Bones improve dental health, digestion and provide minerals
Today I want to dispel a few myths about bones.
One myth is that dogs should never be fed bones. I suspect that these myths came from the same people who came up with the idea that our dogs should eat nothing other than kibble made of wood chips, corn and meat by-products. Every week I receive many questions about bones so I'm going to try and clear a few things up!
Chewing on the right kind of raw bones is the equivalent of a good dental cleaning, it removes plaque buildup and prevents gum disease!
Raw bones provide a highly digestible source of calcium, phosphorus and other minerals, however, based on the HairQ Test results of hundreds of dogs, feeding bones is not enough to provide all of the needed minerals.
Feeding bones makes the stomach muscle layers stronger which prevents bloat. In fact, in almost 20 years I have not seen a single case of bloat in a dog eating bones and a raw diet.
Bones also have a cleansing effect as they provide roughage in the diet and bulk for healthy bowel movements.
Feeding raw bones also prevents anal gland problems. The bowel movements after feeding bones are harder which helps express anal glands and get rid of toxins.
Chewing on raw bones keeps our dogs, especially the puppies and adolescents, occupied. However, feeding bones too often, or daily, may lead to excessive tightness of chewing muscles. I suggest feeding bones about two to three times a week.
Which bones should you feed?
Avoid feeding beef, buffalo or bison shank bones. They are often harder than dog's teeth. Larger dogs can get carried away chewing on a large bone and may crack one of their teeth. This is how a two dollar marrow bone can turn into a painful and very expensive adventure.
Smaller dogs may be fine chewing on the big marrow bones because they can’t crunch through them. However, they have zero scaling effect. I already hear some of you protesting: “But my dog loves big bones!! He likes to work at the bone marrow!” In reality, nature intended canines to hunt for birds, rodents, rabbits, goats and perhaps deer. Most dogs would simply not dare go anywhere near a buffalo or a cow and if they did, these large animals would not be the mainstay of their diet.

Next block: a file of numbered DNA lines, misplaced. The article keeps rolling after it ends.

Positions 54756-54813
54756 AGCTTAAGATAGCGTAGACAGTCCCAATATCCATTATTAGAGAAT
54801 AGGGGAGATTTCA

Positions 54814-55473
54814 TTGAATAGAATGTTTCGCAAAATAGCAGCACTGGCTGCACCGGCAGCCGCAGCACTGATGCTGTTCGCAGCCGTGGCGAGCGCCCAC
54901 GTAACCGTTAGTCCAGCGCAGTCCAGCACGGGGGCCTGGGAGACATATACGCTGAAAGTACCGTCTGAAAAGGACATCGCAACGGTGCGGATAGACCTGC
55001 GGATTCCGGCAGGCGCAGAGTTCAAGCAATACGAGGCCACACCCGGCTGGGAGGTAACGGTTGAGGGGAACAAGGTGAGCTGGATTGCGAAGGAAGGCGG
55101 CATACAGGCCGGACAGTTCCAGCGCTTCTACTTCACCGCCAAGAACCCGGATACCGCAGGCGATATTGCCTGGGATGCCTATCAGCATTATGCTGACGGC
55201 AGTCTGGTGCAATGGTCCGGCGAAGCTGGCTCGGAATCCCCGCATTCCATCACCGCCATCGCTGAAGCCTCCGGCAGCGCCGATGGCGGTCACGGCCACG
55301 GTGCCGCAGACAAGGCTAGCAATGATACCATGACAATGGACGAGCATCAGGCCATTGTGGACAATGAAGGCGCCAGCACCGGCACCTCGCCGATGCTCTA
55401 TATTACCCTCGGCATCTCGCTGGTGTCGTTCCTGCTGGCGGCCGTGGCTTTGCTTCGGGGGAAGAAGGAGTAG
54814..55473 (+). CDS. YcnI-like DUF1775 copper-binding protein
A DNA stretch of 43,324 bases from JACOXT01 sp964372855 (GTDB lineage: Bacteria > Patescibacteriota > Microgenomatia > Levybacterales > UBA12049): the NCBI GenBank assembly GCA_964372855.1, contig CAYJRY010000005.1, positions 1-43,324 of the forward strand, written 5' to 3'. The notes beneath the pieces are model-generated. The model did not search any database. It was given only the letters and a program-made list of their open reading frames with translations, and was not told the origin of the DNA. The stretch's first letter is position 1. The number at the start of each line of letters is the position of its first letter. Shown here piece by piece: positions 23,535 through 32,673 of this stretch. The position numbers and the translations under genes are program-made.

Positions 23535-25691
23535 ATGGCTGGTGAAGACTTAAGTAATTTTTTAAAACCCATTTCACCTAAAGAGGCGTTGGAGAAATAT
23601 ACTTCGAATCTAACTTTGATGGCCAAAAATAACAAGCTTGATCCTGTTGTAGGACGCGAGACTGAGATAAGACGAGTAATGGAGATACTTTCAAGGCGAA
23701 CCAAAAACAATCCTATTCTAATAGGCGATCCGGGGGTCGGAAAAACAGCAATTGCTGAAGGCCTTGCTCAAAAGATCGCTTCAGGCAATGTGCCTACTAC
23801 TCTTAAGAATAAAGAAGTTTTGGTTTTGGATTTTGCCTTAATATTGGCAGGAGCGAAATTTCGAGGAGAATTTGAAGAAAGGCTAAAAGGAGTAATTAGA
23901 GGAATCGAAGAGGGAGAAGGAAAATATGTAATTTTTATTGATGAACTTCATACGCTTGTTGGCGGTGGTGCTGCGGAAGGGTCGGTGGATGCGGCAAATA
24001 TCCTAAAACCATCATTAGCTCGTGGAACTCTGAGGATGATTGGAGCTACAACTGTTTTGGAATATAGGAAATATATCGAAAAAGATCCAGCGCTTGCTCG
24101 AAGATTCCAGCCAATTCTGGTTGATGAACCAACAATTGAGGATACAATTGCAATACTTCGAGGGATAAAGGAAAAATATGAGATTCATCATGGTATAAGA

However, the right sized bones can save Fido a lot of dental trouble and save you tons of money. I recommend feeding lamb or goat bones twice a week. The abrasive action of these hard, but not too thick, bones are perfect for keeping your dog's teeth shiny without the risk of dental fractures.
How about chicken bones and the bones that splinter?
In my opinion, feeding these bones is safe if they are raw. Dogs have very strong stomach acids and bones dissolve to smaller pieces before they move into the intestines. The same applies to seemingly sharper bone fragments. Dogs have evolved very strong stomach and intestinal walls and the fear of intestinal perforation is just another myth invented by pet food companies.
I do not make or sell pet food and have no reason to recommend bones other than for your dog’s health benefits.
What to do if your dog won't eat bones, is it ok?If your dog does not like bones or does not digest them well, it is ok to skip them. Just make sure that you supplement your dog’s diet with the four essentials - minerals, vitamins, probiotics and omega oils.
Bone meal is not a good idea!
Some people use bone meal with the idea of replacing wholesome raw bones. The problem is that most bone meal is heat sterilized and processed, which makes it very hard to digest and absorb.
Cheap bone meal is often imported from China and no one can guarantee that you are getting bone meal only. We all know the tainted pet food stories.
Do I still need to give supplements when feeding raw food and bones?
The simple answer is yes. I have seen hundreds of results of HairQ tests in dogs that get bones, but no supplements and most of them are deficient in trace minerals. The main reason is that soils have been exploited to the point where essential minerals are often absent.
If you are in doubt, I suggest you test your dog. If you dog’s test results are normal, I will pay for the test, so you have nothing to lose!
If you are wondering what supplements to give, here is a link to the essentials together with reviews and opinions of other dog lovers.
If you are still in doubt, perhaps watching the video of my 13-year old dog Skai will make your decision easier.
Wishing you many happy days with your best friend!